In this series we present 100 songs which have gone down in the history of Czechoslovakia and the Czech Republic. They became widely popular, were played during important time periods, and some even won the hit parade of the year. We continue with the year 1951.
On June 2nd, three communist officials were murdered in Babice. They were most likely StB (Secret Police), used to destroy the church and intimidate believers.
On April 18th, Belgium, Italy, Luxembourg, the Netherlands and Germany signed the Treaty of Paris, establishing the European Coal and Steel Community.
The first half of the 1950’s was not a happy time for Czechoslovak music. While propaganda songs dominated meetings and manifestations, promising heaven on earth, modern work was cast aside. Anything that showed a hint of jazz rhythm was deemed to be morally unacceptable. A few songs, however, still found their way into Czech society as part of theater productions.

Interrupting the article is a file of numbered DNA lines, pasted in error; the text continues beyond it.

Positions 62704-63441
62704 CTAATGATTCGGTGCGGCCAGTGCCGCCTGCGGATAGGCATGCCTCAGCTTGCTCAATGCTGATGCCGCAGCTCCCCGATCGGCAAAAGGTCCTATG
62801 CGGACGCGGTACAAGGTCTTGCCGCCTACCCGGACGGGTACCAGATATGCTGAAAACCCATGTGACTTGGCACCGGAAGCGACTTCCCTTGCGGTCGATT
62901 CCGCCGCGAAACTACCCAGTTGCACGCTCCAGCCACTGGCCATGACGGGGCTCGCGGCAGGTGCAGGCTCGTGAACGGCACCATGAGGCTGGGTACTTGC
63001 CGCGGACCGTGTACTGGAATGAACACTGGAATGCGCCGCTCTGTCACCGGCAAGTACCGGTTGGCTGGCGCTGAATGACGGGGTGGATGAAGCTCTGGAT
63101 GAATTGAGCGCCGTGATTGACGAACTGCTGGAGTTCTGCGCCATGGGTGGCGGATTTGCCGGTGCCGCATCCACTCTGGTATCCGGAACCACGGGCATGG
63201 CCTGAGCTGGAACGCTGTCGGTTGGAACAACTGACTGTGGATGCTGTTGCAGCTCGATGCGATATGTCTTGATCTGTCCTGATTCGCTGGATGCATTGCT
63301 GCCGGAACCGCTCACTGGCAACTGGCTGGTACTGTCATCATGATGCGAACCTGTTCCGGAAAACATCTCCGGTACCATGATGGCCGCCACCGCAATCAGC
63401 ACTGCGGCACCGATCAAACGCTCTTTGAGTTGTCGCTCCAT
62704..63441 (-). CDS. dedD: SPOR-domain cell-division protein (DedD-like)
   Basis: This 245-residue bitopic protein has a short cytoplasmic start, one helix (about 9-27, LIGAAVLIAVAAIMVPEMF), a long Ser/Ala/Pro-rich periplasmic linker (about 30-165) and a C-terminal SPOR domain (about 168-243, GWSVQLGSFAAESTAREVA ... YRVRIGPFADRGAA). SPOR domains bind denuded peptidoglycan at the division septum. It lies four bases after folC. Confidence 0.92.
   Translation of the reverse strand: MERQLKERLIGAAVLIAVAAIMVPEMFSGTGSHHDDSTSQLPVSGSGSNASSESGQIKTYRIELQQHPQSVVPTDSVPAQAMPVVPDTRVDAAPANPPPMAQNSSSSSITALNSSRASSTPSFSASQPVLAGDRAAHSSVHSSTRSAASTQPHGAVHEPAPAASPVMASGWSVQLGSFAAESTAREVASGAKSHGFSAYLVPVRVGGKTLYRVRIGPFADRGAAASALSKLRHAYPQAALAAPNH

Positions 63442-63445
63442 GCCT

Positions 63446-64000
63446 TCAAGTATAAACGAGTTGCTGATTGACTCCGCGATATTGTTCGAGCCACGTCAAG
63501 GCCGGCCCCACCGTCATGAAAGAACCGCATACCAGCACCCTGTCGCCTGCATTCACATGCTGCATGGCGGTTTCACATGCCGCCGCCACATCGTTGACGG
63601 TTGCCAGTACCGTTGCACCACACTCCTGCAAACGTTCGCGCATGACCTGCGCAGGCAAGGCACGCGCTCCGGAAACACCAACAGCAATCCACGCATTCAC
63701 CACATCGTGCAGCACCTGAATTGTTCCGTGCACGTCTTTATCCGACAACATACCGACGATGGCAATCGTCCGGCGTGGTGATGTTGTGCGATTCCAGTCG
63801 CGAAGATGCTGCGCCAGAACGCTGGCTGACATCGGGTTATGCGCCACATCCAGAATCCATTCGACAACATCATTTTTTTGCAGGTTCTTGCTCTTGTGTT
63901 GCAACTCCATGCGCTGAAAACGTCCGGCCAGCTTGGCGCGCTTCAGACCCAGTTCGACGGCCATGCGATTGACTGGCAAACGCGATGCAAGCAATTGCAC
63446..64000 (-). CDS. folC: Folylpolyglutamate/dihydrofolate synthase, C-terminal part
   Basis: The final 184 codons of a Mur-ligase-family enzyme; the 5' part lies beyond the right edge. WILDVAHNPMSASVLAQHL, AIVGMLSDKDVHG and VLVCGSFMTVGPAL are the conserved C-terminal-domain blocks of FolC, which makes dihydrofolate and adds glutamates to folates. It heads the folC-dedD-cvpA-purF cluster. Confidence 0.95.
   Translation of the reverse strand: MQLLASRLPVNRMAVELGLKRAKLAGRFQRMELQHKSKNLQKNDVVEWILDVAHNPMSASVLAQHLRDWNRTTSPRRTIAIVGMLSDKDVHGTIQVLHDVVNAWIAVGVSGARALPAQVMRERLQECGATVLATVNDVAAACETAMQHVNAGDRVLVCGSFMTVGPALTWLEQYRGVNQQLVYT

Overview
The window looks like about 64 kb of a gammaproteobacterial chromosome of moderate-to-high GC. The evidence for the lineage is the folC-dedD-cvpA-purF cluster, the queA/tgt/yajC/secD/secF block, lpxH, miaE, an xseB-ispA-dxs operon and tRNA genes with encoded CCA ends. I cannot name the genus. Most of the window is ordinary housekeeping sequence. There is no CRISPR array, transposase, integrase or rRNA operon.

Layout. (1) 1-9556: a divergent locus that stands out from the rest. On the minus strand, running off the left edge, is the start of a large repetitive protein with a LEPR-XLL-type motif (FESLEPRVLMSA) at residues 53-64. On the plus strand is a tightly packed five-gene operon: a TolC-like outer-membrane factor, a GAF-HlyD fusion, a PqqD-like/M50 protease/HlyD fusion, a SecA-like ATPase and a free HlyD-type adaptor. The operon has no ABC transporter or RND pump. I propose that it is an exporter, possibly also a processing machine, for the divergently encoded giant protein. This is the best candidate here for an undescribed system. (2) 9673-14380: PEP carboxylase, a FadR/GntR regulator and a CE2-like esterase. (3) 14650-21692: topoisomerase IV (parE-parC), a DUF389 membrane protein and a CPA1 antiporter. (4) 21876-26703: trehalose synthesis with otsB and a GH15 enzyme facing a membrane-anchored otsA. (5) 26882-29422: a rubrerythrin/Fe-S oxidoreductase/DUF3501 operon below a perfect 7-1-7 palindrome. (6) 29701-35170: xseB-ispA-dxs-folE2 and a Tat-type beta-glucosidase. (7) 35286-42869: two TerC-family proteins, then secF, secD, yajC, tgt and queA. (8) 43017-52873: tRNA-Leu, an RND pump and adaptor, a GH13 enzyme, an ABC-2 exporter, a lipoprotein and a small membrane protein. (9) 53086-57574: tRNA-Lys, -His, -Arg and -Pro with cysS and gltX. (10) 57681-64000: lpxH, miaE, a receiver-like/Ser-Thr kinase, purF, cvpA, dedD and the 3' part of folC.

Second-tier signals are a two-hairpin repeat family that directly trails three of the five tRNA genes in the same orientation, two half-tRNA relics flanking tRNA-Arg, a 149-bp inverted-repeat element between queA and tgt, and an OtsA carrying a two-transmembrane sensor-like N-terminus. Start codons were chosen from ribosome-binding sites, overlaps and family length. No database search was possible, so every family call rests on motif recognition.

After all, the Prague Free Theater (also known as the Liberated Theater) was a pre-war tradition, and the memory of Jaroslav Ježek’s compositions could not be easily erased. The name of one old show from the Prague Free Theater, “Heaven on Earth,” suited the needs of the Communist regime. It also provided a somewhat decent survival opportunity for playwright Jan Werich and his ensemble, including the Vlach Orchestra, which was at that time suspended from radio and recording studios.
The former libretto “Heaven on Earth” had to be customized and adapted to the times. As was Ježek’s music, which did not escape changes and the addition of extra verses. The editing work was undertaken by composer Václav Trojan. And behold! Since the end of 1951 we have a new and very successful song, based on Werich's text, entitled “If I Knew How to Write Poems.”
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